Black Tiger on Buttonbush

Eastern Tiger Swallowtail Butterfly (Black Form), photographed by Jeff Zablow at Piedmont National Wildlife Refuge, GA

August, and the Buttonbush were going strong, at the edge of Pond 2A at Piedmont National Wildlife Refuge, in Juliette, Georgia. I’ve become a big fan of this wetland wildflower, and I stationed myself here, to enjoy and shoot what might fly in.

Battlestations! In flew this Shmeksy! female Eastern Tiger Swallowtail butterfly. She was not the familiar yellow/black Tiger Swallowtail. She was the less common ‘Black form’ female. I liked her from the start.

She shared large sweet Blue blazes, especially along the trailing edges of her hind wings. Those wings seemed outsize to me, and, she sported good sized orange spots. Though her forewings show that she eclosed days or weeks ago, her ‘tails’ are sizable and remain intact and there is some wear on her forewings, but not enough to diminish her beauty.

Favorites, together, on a near perfect sunny morning, in a very special National Wildlife Refuge in the central Georgia Piedmont. Best of all, I’m there to taste it.


Closed (Bottle) Gentian Wildflower

Closed Gentian Wildflower photographed by Jeff Zablow at Rector, PA

It’s August in Rector, Pennsylvania and I am just several miles away from Frank Lloyd Wright’s masterpiece, Falling Water.  I am about 10 feet from a small pond, and found here this extraordinary wetland wildflower.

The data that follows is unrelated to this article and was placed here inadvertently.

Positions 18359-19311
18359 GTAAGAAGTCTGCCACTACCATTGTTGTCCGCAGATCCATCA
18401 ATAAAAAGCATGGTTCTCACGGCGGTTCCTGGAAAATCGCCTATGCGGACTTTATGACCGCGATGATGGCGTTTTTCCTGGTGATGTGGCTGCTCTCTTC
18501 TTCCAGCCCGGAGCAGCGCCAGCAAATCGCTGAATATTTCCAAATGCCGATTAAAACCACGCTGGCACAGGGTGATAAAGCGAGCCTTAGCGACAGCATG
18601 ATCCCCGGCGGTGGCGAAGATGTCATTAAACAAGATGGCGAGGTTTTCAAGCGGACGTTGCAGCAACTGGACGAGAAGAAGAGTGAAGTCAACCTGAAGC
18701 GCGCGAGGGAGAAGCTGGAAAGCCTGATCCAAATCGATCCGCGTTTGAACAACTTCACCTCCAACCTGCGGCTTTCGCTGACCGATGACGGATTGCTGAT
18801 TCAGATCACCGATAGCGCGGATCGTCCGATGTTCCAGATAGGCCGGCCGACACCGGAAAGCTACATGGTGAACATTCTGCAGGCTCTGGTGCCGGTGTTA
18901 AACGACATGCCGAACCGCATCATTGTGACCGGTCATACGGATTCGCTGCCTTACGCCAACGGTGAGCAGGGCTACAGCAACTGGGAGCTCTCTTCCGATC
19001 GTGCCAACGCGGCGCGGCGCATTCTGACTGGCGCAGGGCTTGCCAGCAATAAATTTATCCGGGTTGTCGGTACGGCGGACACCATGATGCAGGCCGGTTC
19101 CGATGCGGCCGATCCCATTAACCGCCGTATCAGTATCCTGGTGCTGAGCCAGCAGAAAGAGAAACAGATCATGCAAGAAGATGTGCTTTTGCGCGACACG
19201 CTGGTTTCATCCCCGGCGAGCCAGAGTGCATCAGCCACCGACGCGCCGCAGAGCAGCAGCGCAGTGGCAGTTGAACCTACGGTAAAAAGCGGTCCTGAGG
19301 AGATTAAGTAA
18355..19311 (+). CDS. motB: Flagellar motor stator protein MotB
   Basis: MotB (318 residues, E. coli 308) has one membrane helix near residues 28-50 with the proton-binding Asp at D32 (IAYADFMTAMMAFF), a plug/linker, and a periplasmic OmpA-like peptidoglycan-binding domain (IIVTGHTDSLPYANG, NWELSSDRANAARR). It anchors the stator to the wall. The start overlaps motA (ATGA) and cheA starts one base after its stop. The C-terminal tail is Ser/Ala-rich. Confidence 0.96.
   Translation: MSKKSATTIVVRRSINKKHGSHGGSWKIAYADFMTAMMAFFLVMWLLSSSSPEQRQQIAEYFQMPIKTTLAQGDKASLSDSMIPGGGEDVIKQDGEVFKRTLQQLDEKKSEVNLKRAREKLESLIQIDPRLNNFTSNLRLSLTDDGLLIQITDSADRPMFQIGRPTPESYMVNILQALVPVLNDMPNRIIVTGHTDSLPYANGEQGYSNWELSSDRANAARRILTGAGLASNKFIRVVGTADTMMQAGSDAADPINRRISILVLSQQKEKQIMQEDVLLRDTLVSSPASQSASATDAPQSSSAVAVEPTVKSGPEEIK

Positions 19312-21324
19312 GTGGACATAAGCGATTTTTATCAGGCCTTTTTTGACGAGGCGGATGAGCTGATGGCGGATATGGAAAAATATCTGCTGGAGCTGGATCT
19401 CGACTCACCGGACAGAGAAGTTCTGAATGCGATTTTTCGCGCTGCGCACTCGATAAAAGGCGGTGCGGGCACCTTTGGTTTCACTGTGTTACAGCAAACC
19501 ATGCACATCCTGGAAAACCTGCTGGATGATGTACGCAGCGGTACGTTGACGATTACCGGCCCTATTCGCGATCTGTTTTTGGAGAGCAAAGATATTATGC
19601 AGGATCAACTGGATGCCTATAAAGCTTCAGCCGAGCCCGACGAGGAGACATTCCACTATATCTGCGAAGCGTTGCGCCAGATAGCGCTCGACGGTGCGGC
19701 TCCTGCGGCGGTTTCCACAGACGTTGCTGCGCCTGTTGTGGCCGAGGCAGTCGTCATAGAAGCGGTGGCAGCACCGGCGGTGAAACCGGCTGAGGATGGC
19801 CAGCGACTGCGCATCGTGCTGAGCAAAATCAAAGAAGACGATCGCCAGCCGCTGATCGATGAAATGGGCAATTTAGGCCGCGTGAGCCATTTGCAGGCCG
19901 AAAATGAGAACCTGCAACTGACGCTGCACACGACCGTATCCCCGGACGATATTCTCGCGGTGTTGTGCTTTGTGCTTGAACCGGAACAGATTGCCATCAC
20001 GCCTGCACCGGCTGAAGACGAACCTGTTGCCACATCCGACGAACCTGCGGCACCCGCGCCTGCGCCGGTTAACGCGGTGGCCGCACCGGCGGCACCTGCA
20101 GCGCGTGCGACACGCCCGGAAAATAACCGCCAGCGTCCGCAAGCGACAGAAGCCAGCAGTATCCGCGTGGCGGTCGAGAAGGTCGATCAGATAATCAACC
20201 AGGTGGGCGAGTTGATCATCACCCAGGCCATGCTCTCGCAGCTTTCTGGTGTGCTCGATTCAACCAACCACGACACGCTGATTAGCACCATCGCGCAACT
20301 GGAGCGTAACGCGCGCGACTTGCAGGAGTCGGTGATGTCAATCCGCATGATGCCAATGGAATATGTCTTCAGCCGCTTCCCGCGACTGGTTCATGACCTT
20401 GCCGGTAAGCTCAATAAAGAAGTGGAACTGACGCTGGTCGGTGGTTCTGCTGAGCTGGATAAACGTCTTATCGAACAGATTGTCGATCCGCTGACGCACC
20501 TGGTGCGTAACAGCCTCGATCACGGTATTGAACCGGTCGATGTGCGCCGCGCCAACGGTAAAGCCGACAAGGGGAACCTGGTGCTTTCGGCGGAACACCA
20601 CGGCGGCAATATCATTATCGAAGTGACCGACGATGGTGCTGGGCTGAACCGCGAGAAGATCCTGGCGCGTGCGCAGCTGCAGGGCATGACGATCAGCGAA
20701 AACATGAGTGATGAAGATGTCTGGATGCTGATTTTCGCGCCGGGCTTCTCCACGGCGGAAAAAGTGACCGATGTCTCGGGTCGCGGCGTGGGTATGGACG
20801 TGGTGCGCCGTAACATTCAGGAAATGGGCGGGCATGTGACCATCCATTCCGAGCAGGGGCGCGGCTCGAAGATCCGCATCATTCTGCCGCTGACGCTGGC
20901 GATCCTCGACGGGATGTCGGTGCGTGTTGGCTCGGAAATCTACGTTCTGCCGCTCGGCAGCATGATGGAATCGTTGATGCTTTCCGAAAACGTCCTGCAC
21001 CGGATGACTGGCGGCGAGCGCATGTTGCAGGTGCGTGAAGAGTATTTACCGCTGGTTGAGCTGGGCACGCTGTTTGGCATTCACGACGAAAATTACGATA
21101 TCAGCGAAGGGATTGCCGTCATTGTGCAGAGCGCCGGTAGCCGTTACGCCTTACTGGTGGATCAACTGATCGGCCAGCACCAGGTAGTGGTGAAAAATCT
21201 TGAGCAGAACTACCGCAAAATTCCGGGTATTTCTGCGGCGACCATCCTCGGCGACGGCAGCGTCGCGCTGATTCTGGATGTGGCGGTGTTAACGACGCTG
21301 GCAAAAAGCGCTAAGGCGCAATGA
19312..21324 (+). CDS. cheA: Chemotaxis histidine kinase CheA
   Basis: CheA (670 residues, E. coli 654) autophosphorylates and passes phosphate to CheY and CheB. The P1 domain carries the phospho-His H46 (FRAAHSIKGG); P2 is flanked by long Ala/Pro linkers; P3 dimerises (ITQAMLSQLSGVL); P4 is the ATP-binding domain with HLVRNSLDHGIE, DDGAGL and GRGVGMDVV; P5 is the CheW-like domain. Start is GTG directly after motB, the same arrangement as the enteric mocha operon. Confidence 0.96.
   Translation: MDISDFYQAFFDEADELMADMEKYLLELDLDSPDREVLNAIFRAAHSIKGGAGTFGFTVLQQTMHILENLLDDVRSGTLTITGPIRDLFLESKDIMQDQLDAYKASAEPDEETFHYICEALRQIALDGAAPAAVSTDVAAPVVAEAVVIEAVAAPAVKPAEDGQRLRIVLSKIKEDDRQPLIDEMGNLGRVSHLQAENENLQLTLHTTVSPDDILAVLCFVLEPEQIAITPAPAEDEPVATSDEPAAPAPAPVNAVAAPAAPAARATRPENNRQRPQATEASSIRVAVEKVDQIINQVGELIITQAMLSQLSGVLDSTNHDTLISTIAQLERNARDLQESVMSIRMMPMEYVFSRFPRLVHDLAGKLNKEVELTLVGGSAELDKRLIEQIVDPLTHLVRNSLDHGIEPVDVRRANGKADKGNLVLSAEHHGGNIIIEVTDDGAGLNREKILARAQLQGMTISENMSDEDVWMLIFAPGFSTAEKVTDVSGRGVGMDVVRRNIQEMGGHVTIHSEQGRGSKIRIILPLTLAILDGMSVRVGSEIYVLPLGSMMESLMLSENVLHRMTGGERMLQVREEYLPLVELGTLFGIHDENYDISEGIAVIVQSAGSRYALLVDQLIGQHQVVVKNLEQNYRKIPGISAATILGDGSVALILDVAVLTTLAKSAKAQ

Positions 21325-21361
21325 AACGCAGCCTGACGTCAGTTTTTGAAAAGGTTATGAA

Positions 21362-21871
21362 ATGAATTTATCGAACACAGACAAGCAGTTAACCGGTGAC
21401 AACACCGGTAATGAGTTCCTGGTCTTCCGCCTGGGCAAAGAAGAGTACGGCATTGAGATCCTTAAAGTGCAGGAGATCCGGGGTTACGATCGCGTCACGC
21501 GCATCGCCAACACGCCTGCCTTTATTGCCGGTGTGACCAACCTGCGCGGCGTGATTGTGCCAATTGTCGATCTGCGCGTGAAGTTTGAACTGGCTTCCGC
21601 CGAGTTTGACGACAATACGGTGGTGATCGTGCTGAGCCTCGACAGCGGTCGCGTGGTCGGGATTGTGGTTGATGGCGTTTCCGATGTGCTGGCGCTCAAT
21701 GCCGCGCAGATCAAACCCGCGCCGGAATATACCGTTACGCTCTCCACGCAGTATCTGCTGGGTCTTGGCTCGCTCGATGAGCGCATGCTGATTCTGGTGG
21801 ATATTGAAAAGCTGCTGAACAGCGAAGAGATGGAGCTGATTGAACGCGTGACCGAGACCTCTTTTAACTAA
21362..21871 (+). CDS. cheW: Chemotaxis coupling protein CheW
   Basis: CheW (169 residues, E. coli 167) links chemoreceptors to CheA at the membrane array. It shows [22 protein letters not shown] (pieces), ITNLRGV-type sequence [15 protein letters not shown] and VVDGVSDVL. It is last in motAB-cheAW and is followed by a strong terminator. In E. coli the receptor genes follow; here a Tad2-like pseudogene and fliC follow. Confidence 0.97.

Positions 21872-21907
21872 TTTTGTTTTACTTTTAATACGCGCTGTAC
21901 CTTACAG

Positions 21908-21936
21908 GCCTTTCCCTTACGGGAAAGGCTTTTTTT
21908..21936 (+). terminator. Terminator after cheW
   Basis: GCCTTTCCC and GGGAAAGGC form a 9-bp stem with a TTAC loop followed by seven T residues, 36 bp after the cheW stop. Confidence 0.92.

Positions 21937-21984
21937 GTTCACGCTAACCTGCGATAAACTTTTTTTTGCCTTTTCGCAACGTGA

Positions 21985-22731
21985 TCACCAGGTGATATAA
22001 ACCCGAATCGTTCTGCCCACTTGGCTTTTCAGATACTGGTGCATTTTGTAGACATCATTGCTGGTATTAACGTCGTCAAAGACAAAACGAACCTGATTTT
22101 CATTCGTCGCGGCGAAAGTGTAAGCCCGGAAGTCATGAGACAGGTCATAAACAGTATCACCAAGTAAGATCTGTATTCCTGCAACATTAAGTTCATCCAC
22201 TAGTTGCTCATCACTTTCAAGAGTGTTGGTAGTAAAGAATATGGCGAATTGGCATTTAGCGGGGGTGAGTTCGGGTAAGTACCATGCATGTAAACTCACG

Gentiana Andrewsii peeked my curiosity when I feet saw it. Why are these flowers so tightly closed, with a small opening only at the tip of the flower? How does this dark bluish purple flower attract pollinators? Which flying insects have entered into eternal contract with this closed gentian, translated as “You feed me and I’ll pollinate you!”

Truth be told I have not spent hours observing the comings and goings here, but I have seen a number of American bumblebees (Bombus Pennsylvanicus). 

Is this the optimum time to make a personal observation? Over these last 2 years, I have sought to coax out serious responses from those of you out there who are extensively well-backgrounded in this general area. Such responses would benefit all, and advance our goal, to encourage broader interest and attention to the success of butterfly populations here and abroad. For instance, here is this post of closed Gentian. Wouldn’t it be great if we drew input from naturalists and biologists and other -ists who are long familiar with it? We have had much less success with that then my readers would think, even with organizations that I belong to. If I had found dozens of blogs like I wouldn’t have launched it. To my knowledge this is one of a small circle.